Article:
As we were preparing to leave Graz and make our way on into Hungary this morning we received a text message from Mike, just across town, warning us of a potential Hungarian culinary hazard. Apparently there are thirty two different types of Goulash to be enjoyed and he felt we needed to be aware of this!
The day was heavy and sultry as we made our way across country along quiet roads, avoiding towns, motorways and major routes. The countryside was very pleasant and mainly given over to cereals. Generally flat there were blue hills rising suddenly at a distance across the plain. Roadsides were a mass of wild grasses and flowers with just the verge mown and the Austrian villages were all very smartly rendered with bright shutters and beautiful rose-filled gardens. Everywhere was green and fresh, with masses of white elderflower hedges near the roadside and fields of wheat with poppies and cornflowers.
We stopped for a picnic lunch a few kilometres short of the Hungarian border. At the checkpoint we had to wait while Romanian vehicles ahead of us were checked and passports stamped. We were just waved through with no formality. After the rigmarole we have had in the past getting into Hungary, before it became part of the EC, it seemed quite strange.
Our first necessity was to acquire some Hungarian currency as they do not yet use the euro. Beside the road were numerous little buildings offering to exchange euros for forints and we have now realised there is still a strong desire to obtain "western" currency as the forint has no value outside of Hungary.
We stopped at Körmend, the first town of any size and went in search of a bank with a cash machine. Here we encountered our first difficulty as several of the banks we tried did not accept our Visa card. Eventually finding one that did, and basing our estimation of the value of the forint entirely on the price for diesel we'd noticed at garages we'd passed, we crossed our fingers and withdrew the enormous sum of 50,000 forints! We estimated this to be around £150. Our next priority was to find a WC. When we did there was a charge of 100 forints and all we had were five notes of 10,000 forints each from the cash machine and it was Sunday with nowhere to get change! So we have suffered somewhat all afternoon and eventually selected our present campsite on the grounds that we couldn't last out any longer!
Austria is probably the cleanest and smartest country we have yet encountered on our travels. Crossing here from such a country does not do Hungary any favours. Although it has made massive advances over the past fifteen years we can see that, certainly in the provincial towns, there still remains a great deal to do. Körmend looked rather grey and shabby by comparison to Austrian towns of similar size and away from the main streets there were many crumbling buildings that had once been quite splendid but were now shabby and dilapidated with peeling paintwork and corroded shutters.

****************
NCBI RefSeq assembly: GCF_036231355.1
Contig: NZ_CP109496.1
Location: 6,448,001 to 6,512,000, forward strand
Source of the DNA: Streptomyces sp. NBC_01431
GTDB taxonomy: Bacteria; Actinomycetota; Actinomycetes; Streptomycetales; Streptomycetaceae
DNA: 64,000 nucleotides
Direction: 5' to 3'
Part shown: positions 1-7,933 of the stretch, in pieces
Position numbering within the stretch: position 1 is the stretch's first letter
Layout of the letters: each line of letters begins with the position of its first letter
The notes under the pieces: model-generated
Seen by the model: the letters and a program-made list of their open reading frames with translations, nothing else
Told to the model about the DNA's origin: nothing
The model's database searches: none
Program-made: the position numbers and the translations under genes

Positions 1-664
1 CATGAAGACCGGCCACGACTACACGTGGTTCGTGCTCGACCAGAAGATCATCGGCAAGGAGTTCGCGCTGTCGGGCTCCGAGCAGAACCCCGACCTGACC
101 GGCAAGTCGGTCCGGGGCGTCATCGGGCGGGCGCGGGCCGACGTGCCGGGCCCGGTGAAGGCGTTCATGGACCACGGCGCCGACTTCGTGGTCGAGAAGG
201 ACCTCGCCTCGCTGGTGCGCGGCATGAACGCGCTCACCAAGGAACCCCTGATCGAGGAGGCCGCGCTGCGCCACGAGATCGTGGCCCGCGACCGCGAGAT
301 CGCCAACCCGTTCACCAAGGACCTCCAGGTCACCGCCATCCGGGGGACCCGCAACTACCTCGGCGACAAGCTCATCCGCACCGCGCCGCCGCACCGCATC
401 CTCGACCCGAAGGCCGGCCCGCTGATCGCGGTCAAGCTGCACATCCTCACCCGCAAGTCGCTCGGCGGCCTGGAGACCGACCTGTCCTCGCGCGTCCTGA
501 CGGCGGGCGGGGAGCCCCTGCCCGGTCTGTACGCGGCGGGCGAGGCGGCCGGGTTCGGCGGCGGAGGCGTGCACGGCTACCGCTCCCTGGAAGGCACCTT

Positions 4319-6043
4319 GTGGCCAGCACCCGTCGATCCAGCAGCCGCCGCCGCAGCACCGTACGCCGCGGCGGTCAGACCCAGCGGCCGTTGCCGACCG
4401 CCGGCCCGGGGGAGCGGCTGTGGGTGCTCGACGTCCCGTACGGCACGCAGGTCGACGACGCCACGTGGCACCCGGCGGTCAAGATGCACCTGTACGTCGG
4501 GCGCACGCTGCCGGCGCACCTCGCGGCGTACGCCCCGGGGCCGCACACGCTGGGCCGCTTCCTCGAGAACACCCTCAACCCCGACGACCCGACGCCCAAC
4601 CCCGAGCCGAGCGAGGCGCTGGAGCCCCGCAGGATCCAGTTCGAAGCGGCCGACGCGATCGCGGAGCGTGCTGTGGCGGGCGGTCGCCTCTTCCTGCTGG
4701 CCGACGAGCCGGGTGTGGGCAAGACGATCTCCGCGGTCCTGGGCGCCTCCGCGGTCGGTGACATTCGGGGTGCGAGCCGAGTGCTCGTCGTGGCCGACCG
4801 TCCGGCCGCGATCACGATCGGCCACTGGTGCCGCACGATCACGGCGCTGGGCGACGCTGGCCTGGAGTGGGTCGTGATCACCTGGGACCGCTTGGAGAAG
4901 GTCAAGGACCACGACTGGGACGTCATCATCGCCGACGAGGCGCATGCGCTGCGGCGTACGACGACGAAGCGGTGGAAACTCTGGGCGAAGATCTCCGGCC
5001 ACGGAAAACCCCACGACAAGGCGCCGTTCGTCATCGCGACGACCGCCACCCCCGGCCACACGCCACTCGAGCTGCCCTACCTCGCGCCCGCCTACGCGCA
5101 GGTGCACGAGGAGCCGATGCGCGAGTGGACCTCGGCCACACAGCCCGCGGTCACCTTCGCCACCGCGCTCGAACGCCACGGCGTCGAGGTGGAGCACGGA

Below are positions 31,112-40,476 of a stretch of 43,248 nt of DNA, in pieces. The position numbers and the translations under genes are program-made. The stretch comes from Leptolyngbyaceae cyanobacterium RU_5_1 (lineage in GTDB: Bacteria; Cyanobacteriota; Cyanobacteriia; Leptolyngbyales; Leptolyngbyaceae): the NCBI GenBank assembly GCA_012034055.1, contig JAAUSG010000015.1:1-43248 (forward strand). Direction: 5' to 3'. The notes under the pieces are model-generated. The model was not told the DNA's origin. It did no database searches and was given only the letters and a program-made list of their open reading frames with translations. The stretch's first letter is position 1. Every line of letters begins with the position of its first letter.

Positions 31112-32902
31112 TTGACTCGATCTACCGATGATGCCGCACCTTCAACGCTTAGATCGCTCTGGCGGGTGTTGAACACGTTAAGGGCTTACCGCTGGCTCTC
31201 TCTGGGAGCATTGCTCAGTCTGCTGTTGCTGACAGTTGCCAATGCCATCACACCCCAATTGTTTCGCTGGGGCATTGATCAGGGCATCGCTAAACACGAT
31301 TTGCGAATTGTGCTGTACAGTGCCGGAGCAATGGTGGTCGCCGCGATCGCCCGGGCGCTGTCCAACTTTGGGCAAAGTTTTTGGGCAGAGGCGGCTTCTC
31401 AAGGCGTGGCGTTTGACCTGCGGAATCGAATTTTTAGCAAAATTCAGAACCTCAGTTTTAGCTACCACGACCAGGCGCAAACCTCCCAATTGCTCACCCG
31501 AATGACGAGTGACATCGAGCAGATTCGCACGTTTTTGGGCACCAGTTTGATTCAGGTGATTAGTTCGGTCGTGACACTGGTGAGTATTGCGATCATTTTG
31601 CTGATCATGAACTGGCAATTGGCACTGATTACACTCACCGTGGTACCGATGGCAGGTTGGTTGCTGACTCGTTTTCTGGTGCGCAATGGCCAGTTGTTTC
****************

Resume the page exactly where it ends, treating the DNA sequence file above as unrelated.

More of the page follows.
We are making our way south through Hungary with the vague intention of travelling around it in an anticlockwise direction visiting several friends we have made over the years as we travel. Our first official stop will be Pecs in the south of the country.
Many years ago, when Weimar was part of East Germany, we met up with our friend Hubert in Budapest for a holiday together, Hungary being one of the few countries outside Russia where he could travel freely. We managed to borrow a half-built little rustic house with only a pump on the shores of Lake Balaton for a few days. We still have happy memories of the warm sunshine, buying wine in a jug from a nearby farm and swimming at night in the lake. So today we decided we would revisit Balaton on our way south. Our route took us through Sümeg with its hilltop castle visible for miles across the flat fields of wheat. Unfortunately we could not stop as there was a machine-operated parking charge and we only had notes of enormous value and no vocabulary to explain our predicament!
Castle at Sümeg
There are campsites and cycle-routes all along the shores of Lake Balaton which is the country's main holiday area. Nowadays it is far more smart than in communist times and many wealthy people from Budapest own holiday villas here. Everywhere there are signs saying rooms are available for rent and there are very many Austrian and German tourists here. Our experience today has shown that many Hungarian people speak German and generally take it for granted that we are German. Modestine was stopped in the street in this little town of Keszthely and we were asked in German if we were lost or needed help. We were not lost but we were quite touched by such a gesture of goodwill.
A very strong wind blew up and the sky looked black and threatening though it was still very hot. Eventually we opted for this little site near the lake in someone's back garden! It is very simple but pleasant and friendly with all we need at 12 euros a night. Yes. Euros! When we went to pay we were told they didn't know the proper exchange rate and would prefer euros! So we still have out massive pile of forints in a completely unusable form. Unless someone here starts accepting their own currency we will have to move out of the country soon as we are running out of euros! Still, Ian enjoyed a long chat with the family who were puzzled at his English passport when we registered as he'd been speaking to them in German! He even started using some of his Hungarian phrases and they were very encouraging and friendly. Ian is now feeling rather pleased with himself and has returned to his Hungarian phrase book with renewed enthusiasm! It turns out their eldest daughter is away studying in Szombathely to become a librarian and speaks some English. They have given us maps of the town and are encouraging us to stay for a few days. From the moment we arrived however, it has started to rain and although the lake is right nearby, we have had no opportunity to visit it this evening. If the weather improves tomorrow it will be worth staying an extra day. They assure us the weather is even worse on Pecs. We are currently sharing the site with three German vehicles and one French one. Where are all the Hungarian holiday makers?